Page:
Learning to advocate and take responsibility for my own education was the first step to weaning myself off of the bottle.  The next part was learning to organize my time.  These steps were unknown to me at the time, but thankfully, life kind of just challenged me the way I needed to be challenged.  I quickly found that OSAP would not be enough for me to live in London and was afraid of having to quit school halfway-through.  I was not ready to do this, so I took a job as a part-time security officer.  I worked many concerts back stage, including ZZ top and Meat Loaf, but most often would have to work midnights.  The schedule was non-existent.  I would often be called the day of and would have to arrange transportation to and from work.  It was a challenge for sure.  It started to take a toll at school as I would skip classes and avoid studying.  When my school started to suffer, I realized that this was a problem.  I started to look for a job with more stability, and stumbled across a tech support job.  One of my best friends (quick fact: 5 out of 7 people in the groom’s party at my wedding had AD(H)D,) introduced me to the job.  It was great because I was given my schedule in advance, and later was offered a standard 8p-2a M-F schedule.  The job gave me a chance to study and complete assignments during downtime, and gave me the stability I needed.  This meant I was rarely home.  I would have classes from 8a-3p, come home, nap, cook, and go to work.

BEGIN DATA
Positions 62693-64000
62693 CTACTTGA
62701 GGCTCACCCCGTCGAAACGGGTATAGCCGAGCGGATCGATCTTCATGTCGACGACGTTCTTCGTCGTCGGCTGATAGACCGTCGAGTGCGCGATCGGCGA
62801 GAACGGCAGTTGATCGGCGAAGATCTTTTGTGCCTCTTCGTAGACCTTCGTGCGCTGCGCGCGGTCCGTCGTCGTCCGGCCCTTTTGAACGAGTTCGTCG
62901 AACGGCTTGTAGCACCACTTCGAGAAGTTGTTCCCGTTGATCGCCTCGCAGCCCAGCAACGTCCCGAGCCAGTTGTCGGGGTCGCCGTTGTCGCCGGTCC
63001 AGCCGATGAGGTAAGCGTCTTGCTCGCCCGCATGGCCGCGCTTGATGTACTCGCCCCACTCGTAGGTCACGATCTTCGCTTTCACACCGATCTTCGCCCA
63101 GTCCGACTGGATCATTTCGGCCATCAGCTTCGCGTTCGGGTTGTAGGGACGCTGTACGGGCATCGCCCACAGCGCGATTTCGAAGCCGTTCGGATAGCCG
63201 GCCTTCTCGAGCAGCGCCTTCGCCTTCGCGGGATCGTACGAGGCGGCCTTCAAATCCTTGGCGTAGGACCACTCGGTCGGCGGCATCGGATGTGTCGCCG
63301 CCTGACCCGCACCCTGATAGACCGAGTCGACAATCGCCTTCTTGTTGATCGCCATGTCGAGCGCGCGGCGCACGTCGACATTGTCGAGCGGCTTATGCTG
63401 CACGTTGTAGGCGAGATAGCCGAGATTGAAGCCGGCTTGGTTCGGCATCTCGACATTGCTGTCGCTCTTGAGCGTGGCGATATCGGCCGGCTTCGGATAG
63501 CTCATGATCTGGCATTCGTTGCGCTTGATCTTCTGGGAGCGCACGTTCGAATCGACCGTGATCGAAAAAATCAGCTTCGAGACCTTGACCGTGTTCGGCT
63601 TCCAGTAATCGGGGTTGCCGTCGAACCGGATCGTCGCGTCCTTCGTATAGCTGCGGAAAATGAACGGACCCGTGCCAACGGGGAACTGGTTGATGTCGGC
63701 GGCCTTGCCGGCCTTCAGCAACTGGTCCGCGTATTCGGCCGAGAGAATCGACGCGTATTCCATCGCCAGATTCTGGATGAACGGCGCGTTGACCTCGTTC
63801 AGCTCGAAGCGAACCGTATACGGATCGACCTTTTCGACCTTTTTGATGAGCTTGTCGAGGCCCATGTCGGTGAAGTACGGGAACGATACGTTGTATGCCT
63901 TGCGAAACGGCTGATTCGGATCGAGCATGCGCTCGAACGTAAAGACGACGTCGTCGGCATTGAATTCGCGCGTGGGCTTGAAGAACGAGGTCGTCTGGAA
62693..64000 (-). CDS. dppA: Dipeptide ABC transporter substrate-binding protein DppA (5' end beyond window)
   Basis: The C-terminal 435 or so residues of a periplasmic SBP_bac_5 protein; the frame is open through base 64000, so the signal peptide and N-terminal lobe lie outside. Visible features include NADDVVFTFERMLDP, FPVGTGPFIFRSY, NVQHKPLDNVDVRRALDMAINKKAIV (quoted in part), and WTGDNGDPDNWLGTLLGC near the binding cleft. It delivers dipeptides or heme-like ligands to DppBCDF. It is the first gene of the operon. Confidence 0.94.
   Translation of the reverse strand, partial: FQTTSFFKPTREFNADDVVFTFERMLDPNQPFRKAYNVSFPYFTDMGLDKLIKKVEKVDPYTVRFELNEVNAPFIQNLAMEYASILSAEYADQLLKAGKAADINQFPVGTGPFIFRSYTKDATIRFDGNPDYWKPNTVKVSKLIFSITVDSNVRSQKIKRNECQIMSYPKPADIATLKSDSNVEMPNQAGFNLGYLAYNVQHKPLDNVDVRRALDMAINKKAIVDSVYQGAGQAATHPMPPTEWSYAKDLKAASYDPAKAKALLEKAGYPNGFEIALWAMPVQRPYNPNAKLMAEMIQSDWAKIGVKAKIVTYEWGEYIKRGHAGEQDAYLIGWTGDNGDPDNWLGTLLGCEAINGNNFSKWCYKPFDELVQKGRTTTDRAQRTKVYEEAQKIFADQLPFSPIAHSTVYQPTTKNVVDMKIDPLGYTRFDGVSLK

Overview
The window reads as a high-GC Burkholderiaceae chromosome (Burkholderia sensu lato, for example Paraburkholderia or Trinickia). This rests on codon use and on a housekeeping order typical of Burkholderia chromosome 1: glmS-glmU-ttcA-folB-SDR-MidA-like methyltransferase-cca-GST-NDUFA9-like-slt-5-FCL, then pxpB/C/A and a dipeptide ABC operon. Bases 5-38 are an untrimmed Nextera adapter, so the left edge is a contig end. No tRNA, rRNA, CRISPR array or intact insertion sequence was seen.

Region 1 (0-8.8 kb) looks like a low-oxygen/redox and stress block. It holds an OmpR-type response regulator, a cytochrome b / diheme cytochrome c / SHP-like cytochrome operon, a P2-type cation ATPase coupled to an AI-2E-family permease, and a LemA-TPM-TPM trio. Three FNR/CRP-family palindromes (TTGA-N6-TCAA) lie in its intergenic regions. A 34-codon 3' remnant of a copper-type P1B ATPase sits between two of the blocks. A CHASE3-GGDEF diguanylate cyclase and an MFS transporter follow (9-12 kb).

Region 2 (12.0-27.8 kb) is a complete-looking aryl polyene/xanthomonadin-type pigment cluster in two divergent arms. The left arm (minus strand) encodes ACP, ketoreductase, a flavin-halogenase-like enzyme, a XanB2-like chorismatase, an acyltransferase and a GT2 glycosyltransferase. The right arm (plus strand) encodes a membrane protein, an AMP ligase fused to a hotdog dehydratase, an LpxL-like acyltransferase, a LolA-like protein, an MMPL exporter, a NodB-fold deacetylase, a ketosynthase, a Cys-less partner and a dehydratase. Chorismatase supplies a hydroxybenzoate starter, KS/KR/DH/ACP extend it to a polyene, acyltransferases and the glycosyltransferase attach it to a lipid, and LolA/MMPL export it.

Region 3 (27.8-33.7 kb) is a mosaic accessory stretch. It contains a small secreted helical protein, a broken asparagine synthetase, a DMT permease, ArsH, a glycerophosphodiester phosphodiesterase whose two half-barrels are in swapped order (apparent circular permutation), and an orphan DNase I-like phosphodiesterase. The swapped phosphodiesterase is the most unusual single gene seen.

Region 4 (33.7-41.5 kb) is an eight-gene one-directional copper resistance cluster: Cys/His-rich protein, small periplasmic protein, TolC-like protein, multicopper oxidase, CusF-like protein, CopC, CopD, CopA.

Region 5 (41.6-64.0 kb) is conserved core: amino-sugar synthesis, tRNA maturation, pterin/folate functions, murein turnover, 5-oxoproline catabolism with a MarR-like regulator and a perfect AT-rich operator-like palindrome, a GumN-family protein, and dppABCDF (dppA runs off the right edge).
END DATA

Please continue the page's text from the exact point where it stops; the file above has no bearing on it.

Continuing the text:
I learned quickly how to save time.  I would cook big dinners on Sundays and Wednesdays which were my easy schedule days, and cook enough for 10 people.  The leftovers were my meals for the rest of the week.  I would do grocery shopping on my way home from school at lunch on Tuesdays.  On Fridays, I would do laundry as I only had one class.  As these habits started to form, I realized that I was at my best when the basic, mundane parts of my life were habits.  Habits quickly became routines and required very little thought.  By not having to think, my mind was freed to focus on other things in my life.

I found that when I followed my routines, I was doing really well in school and didn’t require my meds.  My anxiety levels were lowered, my attention was easier to control, and I was happier.  I quickly learned, however, that when these routines became disrupted, my anxiety levels were through the roof.  I still am working on the anxiety part today; but I realized that this was who I was.  I looked back at my childhood and saw that I was at my best when I was busy with routines.  

I started to form routines everywhere in my life.  When I wake up in the morning, I would eat breakfast, watch the same morning show, then shower, get dressed, and brush my teeth.  It sounds simple, nothing anyone else doesn’t do, but its the days when I’m out of toothpaste, or my show isn’t on that dictates the importance of order.  If I finished breakfast and the shower was being used, I would fall apart.  I wouldn’t know what to do, and rather than brush my teeth, I would just sit and watch more TV until the shower was free.  I had to keep my schedule.  If I ran out of toothpaste and had to go to the store, I would be late or miss school.  I could not adapt.

Finding success without my meds was a combination of understanding how I function best, and creating routines that plays to my strengths.  Even when I selected my courses, I knew that I did not like to do repetitive work like in math and science, thus I steered clear of those subjects as much as possible.  I knew I loved leadership roles, so I would always join weaker groups.  I knew I was a social learner, so I was the first to volunteer to present (it got me out of the ugly written work.)